– Less traditional: Moebius.

  2. Xi'an says:

    Ah, a post mostly dedicated to French speaking readers! Transperceneige appeared when I was still in high school. I have no memory of an invented slang of the future, so it cannot have been that major. (A movie was recently made out of it, rather close from what I can guess from watching it on a neighbour screen in a plane — yes, I have this sad urge to watch screens near me in a plane, simultaneous with refraining from opening my screen to try to work!) And Il était une fois en France (that you lent me) is pretty grim as well.

  3. Carlos Ungil says:

    > bandes dessinées or, as we say in English, graphic literature or picture storybooks

    Or simply comic books. Alan Moore: “[Graphic novel] is a marketing term. I mean, it was one that I never had any sympathy with. The term “comic” does just as well for me.” (

    > La mort de Staline

    Recently adapted to film by Armando Iannucci. (I have not read the book nor watched the movie, so I cannot comment more than that.)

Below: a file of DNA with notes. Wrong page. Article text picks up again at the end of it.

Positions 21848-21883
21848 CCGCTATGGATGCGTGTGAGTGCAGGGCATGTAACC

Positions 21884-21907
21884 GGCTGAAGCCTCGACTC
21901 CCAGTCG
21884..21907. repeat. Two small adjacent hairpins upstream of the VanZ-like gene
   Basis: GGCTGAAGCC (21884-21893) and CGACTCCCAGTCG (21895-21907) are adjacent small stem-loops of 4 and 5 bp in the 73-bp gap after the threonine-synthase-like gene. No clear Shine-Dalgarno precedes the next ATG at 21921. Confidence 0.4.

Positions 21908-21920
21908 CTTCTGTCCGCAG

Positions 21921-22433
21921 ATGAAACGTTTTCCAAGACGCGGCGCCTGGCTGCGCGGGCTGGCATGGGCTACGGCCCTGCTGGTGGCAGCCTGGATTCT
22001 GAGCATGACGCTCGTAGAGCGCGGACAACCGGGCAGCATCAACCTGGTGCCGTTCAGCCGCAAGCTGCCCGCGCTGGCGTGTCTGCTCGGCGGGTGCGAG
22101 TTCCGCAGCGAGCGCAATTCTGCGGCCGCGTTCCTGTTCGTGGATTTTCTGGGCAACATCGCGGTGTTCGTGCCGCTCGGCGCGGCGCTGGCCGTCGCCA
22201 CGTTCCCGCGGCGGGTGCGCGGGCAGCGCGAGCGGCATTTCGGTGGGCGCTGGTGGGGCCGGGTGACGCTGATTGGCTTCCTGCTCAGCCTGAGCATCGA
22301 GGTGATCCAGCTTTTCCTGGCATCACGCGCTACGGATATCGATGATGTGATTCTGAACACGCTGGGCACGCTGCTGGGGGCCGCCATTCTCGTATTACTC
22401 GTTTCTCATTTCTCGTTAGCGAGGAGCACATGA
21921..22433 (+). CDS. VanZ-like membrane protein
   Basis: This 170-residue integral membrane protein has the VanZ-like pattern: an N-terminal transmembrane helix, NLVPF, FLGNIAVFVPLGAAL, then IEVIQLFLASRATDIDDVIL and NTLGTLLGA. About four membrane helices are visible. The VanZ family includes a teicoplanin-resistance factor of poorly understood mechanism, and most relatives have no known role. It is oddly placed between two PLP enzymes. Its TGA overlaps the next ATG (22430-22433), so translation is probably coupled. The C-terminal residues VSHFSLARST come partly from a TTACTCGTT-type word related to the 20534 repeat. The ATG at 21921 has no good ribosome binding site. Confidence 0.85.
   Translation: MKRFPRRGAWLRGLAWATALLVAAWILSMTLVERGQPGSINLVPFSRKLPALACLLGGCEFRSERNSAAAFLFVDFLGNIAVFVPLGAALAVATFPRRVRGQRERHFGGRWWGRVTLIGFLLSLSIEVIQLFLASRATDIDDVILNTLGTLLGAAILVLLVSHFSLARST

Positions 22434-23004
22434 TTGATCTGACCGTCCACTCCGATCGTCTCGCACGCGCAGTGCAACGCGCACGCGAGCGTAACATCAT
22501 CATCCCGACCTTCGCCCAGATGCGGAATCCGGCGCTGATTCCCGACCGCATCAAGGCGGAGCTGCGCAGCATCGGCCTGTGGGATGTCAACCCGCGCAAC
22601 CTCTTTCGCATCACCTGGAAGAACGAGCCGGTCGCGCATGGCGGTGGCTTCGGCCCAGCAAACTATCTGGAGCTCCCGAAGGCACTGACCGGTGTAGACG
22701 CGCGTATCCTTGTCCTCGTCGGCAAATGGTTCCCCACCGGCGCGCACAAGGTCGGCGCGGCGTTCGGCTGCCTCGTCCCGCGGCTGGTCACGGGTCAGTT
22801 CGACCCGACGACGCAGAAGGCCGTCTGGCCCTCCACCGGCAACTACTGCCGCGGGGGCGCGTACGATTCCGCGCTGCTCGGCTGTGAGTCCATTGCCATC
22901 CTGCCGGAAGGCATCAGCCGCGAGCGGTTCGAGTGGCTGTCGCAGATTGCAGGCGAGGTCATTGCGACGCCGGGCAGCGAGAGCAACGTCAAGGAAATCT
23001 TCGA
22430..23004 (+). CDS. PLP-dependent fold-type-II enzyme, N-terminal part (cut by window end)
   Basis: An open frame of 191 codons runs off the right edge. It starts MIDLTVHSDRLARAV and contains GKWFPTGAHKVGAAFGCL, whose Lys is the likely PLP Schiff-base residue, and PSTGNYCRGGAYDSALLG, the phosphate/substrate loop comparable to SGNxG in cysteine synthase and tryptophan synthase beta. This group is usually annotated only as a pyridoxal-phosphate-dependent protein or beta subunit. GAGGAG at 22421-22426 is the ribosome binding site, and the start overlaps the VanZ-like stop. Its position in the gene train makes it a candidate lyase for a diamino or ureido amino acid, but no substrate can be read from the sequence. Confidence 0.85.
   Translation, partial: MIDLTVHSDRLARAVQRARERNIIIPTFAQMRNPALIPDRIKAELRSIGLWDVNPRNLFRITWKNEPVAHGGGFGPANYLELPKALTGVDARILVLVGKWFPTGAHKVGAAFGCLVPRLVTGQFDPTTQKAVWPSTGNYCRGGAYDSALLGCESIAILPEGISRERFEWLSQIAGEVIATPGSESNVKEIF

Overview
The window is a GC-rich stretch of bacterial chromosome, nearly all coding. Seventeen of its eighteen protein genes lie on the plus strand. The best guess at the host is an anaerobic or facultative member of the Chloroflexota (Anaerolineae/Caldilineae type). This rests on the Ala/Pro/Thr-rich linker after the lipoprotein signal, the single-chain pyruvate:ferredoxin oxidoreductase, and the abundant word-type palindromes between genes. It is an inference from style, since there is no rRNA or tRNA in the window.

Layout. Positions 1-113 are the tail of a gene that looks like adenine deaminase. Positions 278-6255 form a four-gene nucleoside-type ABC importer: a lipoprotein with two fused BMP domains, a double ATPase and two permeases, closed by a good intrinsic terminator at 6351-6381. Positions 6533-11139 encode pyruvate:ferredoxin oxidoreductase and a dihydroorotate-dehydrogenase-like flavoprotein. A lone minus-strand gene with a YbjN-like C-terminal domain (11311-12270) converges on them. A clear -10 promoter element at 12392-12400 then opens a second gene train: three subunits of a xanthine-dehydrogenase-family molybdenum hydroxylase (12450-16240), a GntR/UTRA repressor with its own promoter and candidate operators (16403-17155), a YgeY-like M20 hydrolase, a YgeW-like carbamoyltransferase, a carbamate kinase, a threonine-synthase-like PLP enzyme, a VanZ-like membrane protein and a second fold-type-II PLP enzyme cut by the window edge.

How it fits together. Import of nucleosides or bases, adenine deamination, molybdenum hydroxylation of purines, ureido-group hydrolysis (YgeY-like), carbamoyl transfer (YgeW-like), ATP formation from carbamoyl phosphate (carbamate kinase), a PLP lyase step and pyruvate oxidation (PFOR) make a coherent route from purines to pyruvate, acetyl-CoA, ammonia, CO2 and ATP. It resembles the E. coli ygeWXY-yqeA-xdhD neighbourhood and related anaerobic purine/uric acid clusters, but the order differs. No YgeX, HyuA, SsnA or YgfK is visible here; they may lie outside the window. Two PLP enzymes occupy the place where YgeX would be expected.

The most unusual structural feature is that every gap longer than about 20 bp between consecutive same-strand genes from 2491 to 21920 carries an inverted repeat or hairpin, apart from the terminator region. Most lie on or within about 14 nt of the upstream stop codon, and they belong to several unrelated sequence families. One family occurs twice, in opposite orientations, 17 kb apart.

• Andrew says:


      Yes, but I don’t to call them “comic books” because sometimes they don’t have any comedy. Picture storybook or graphic literature or bande desinée seems much more descriptive to me. Although, sure, they don’t have to be in “strip” format either. I suppose that no expression formed from existing words will be perfect.

      • Given your penchant for Westlake, I strongly recommend you find the Stumptown series. Sure it’s not french, but I think you’ll like it.

      • Carlos Ungil says:

        Moore suggests “sequential art”. Maybe bande desinée can be understood in English as a synonym for “graphic literature”, at least in some circles, but in French it applies to anything from the Garfield comic strip in the newspaper to a three-page Smurfs story for children or Japanese erotic comics (which may include more tentacles than comedy… I guess one could also talk about tragic strips, epic strips, etc. to cover all bases).